3 min read

Preparing To Take Your Dog To Work With You



Every year, pups all around the country look forward to one particular day in June when they don’t have to stay behind when their humans go to work. Take Your Dog to Work Day has been celebrated on the Friday following Father’s Day since 1999, giving canines everywhere a very good reason to wag their tails.

Taking place on June 25 this year, this puptastic event was created by Pet Sitters International to celebrate man’s best friend and promote more adoptions. It also allows employers to experience the fun of having four-legged “employees” in the workplace for one day and encourages them to support their local pet communities.

If your company is participating in Take Your Dog to Work Day, keep in mind that bringing your pooch to the office entails more than just showing up to work with your pup in tow. Some preparation is required, but don’t worry as Wag! has got you covered. Here are six tips to ensure that you, your furry pal, and your coworkers will all have a pawsitive experience on Take Your Dog to Work Day.

Not all dogs are a good fit for the office

As much as we want to take our pups to work and show them off to our colleagues, we have to bear in mind that not every dog will fit into an office environment. If your pooch has shown aggression, territorialism, fear, or irritability in the past, then it would be better if they stayed at home. The same goes for canines who have never met strangers or tend to jump up to greet people, even if they have friendly intentions. You know your dog best, so you should be able to tell how they’ll potentially behave if they tag along to your workplace.

Make sure your pup is “work-ready”

If you can see your four-legged friend fitting into your typical workday, prepare them for the big day by having them bathed and groomed, and ensuring that their vaccinations are up to date. In addition, keep training and socializing them with people and other canines, as a well-trained and socialized dog makes for a model canine employee. This doesn’t mean that your pooch has to undergo advanced or extensive training; as long as they can follow basic commands and greet people and other dogs properly, they’re “fit to work” and should do well in an office environment.

Dog-proof your space

Make sure there are no potential hazards lurking in your work area before you bring your furry friend in. Don’t leave small objects such as paper clips and staple wires out in the open. Store toxic items like permanent markers and correction fluid securely and properly. Keep important documents out of reach. Hide electrical cords, remove poisonous plants, and cover the trash cans. Also don’t assume that your dog-free coworkers are going to puppy-proof their space, so bring a baby gate as well.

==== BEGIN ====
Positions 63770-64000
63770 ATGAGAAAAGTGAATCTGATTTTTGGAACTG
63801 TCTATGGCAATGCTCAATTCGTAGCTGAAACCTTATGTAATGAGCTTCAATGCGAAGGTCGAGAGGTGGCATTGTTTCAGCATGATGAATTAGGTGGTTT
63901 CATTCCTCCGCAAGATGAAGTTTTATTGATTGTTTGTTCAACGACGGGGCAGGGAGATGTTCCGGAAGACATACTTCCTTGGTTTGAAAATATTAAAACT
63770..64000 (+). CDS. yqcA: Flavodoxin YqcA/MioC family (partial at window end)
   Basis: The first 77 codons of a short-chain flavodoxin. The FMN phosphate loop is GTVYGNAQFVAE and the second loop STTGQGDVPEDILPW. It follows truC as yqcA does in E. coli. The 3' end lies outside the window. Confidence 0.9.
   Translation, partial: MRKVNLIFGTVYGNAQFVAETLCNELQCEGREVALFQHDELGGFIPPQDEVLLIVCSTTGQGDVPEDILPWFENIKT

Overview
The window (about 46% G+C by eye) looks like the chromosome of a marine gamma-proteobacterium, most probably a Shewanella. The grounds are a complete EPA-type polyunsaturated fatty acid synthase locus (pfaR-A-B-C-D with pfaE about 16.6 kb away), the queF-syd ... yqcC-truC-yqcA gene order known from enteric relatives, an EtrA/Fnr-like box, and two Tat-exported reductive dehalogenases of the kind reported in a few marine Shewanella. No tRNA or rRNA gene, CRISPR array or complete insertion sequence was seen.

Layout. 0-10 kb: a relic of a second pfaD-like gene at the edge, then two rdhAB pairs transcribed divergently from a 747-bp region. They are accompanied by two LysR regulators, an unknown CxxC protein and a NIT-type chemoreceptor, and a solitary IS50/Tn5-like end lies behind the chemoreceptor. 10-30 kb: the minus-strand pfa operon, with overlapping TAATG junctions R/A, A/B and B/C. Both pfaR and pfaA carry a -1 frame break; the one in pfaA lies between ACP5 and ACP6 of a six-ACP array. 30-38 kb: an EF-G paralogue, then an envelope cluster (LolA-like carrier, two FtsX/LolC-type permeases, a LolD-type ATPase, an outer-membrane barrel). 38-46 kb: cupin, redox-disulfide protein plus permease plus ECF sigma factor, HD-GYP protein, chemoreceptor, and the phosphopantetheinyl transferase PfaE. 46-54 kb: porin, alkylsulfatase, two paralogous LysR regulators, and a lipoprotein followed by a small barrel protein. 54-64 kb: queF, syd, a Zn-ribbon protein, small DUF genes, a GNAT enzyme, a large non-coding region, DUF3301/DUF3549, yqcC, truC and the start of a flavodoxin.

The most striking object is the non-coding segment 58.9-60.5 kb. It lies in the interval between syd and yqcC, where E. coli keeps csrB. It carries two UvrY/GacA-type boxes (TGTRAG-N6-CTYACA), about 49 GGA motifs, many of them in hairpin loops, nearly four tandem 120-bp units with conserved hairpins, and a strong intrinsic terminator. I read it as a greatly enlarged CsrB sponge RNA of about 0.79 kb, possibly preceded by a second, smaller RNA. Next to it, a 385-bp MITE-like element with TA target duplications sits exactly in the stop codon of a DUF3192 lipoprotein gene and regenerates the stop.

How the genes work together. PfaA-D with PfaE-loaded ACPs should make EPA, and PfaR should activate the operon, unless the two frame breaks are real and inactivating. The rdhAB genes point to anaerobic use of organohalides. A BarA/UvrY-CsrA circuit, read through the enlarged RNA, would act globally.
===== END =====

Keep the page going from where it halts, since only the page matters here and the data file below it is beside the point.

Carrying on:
Pack the essentials

To keep your dog happy and comfortable throughout the workday, don't forget to bring food, treats, bowls, toys, waste bags, cleaning supplies, and, as mentioned earlier, a baby gate. Since it’s unlikely that you’ll be able to watch your pup all the time, setting up a baby gate or enclosure ensures that they’ll stay in their designated area while you’re busy working or in case you need to step away for a bit. Dogs are naturally curious creatures, and even a well-trained pooch might wander off and unintentionally disturb your coworkers.

Plan breaks outside

Schedule some time outside during the day to give your dog a chance to stretch their legs and relieve themselves. Don’t expect your pooch to go 8 hours without a break, so be sure to take them outside for about 15 minutes at least a couple of times throughout the workday. A quick walk around the block will leave both of you feeling more energized by the time you return to your desk. If possible, bring them along on your lunch break too.

Have a backup plan

It’s good to have an exit strategy in case your dog stops having fun at the office. Pay attention to their emotional and behavioral state throughout the day, and be prepared to take them home or have a friend or family member pick them up should they become agitated or withdrawn. Never force your dog to stick around if they’re clearly not enjoying being at work.

With a bit of planning and preparation, taking your dog to work with you can be a woofderful way to spend time with your canine BFF. And who knows, if they make a good impression on your boss and colleagues, every day just might become Take Your Dog to Work Day!

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